According to IRON general manager Victor Braud, along with bringing university researchers a whole lot more speed, the new network should save ISU a nice chunk of change.
“IRON essentially provides access and bandwidth to the nations and the regions research and education networks at prices that are about 15 percent of what they’d pay a retail provider,” Braud said.
Braud said having collaboration like this available makes a very big difference to high-tech businesses looking for new locations.
“IRON, along with the Idaho Education Network, are providing the very, very high speed broadband communications that are necessary to provide research and other technology oriented companies to Idaho,” Braud said.
Learn more here!
The Idaho Regional Optical Network (IRON) and Internet2 announce the selection of IRON and 13 other affiliate program participants (Regional Optical Networks) to facilitate advanced and innovative broadband applications to help community anchor institutions..
Boise, ID, Feb. 7, 2012 – IRON (the Idaho Regional Optical Network) and Internet2 today announced that IRON had been selected, along with 13 other Regional Optical Networks, to participate in a major, nationwide initiative (U.S. UCAN) that will expand broadband communications access and connectivity throughout Idaho, to community anchor institutions, including public libraries, schools, community colleges, research parks, public safety and health care institutions.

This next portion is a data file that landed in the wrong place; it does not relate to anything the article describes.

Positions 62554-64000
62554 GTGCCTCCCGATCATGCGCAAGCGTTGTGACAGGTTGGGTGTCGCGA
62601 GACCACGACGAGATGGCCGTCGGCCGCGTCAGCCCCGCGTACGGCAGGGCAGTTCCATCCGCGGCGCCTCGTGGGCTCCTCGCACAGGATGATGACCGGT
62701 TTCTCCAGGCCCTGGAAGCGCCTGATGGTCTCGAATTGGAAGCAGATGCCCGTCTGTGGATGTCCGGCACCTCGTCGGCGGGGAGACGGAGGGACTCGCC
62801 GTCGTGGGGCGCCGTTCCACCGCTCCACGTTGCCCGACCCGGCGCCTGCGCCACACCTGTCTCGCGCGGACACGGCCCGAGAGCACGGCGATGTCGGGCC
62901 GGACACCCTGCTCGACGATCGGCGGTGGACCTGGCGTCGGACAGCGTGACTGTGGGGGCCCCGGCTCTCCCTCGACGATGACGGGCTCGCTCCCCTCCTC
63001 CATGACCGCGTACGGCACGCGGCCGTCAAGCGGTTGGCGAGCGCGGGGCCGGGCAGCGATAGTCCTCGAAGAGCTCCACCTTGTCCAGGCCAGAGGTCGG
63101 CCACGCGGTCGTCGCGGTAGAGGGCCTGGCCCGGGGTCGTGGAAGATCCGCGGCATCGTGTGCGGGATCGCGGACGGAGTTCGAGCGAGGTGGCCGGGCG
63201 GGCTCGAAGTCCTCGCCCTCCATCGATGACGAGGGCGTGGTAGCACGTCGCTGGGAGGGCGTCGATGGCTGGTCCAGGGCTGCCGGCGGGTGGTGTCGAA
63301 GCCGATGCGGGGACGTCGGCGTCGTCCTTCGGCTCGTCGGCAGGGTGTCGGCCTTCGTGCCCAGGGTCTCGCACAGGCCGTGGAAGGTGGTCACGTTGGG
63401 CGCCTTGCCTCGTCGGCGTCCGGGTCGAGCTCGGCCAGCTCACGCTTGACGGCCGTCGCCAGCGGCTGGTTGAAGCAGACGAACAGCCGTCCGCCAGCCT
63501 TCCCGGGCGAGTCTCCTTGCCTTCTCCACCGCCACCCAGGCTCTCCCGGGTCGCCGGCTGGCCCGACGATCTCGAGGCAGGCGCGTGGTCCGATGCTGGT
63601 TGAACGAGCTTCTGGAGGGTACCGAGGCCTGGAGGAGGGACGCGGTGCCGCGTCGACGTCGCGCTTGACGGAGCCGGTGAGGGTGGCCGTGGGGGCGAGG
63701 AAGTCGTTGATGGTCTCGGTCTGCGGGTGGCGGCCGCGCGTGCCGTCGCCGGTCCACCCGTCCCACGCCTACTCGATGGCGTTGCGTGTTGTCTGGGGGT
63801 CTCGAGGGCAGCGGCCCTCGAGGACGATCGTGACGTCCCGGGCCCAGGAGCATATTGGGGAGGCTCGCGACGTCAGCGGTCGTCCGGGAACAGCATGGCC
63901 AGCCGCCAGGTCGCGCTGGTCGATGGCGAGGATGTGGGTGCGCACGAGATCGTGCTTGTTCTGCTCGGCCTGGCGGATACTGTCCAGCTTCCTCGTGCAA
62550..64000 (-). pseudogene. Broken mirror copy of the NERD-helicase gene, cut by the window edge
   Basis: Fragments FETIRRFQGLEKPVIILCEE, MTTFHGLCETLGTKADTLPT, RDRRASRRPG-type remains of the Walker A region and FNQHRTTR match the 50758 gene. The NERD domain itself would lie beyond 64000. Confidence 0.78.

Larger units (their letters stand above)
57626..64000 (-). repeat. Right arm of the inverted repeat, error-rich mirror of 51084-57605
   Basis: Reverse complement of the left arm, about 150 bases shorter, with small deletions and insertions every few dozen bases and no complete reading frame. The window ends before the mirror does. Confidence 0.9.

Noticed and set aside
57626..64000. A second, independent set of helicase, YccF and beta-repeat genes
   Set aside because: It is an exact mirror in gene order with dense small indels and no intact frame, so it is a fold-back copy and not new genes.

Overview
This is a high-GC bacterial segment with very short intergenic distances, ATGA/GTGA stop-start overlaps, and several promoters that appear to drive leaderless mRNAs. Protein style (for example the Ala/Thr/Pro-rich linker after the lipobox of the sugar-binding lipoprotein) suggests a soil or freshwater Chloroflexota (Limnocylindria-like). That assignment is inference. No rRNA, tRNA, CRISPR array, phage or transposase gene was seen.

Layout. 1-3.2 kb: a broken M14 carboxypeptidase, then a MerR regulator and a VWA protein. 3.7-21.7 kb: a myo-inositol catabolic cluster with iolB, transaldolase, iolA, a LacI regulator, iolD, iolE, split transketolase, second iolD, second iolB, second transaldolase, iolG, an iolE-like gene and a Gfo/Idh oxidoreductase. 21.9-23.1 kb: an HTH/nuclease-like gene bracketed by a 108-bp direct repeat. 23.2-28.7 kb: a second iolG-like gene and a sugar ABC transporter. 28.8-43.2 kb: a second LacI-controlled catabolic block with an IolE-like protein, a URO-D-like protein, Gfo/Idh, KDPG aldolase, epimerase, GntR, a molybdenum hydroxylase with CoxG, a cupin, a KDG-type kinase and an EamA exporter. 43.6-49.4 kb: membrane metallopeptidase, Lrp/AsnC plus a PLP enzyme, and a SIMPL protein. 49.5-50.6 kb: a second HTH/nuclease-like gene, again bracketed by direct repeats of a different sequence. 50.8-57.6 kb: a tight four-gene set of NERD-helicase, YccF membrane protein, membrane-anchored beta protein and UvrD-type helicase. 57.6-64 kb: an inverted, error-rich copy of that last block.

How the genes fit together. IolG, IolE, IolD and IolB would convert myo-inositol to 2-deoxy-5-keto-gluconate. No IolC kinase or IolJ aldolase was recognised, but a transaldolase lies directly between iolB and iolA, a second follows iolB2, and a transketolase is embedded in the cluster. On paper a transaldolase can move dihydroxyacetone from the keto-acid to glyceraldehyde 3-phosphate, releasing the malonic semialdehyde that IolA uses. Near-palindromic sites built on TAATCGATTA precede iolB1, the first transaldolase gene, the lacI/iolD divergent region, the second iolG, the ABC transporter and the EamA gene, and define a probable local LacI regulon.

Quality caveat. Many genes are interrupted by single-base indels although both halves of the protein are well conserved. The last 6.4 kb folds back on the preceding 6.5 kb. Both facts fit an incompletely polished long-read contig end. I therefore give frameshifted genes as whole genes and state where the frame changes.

“I am excited to begin collaborating with our initial set of affiliates to define the programs and services we will build together to deliver advanced broadband networks and use them effectively,” said Mark Johnson, interim executive director, U.S. UCAN.
The U.S. UCAN national program office and the pilot affiliates (regional fiber optic network providers) will work together to define and provide appropriate support, guidance, direction and services that can be offered to community anchor institutions. The pilot affiliates will provide the primary network access points for community anchor institutions.
The 14 affiliate Regional Optical Networks selected and the states they represent include:
• CENIC – California
• FLR – Florida
• Indiana GigaPOP
• IRON – Idaho
• MAGPI – Pennsylvania, New Jersey and Delaware
• MCNC – North Carolina
• MDREN – Maryland
• MOREnet – Missouri
• New York
• OARnet – Ohio
• PNWGP – Washington
• UEN – Utah
• WiscNet – Wisconsin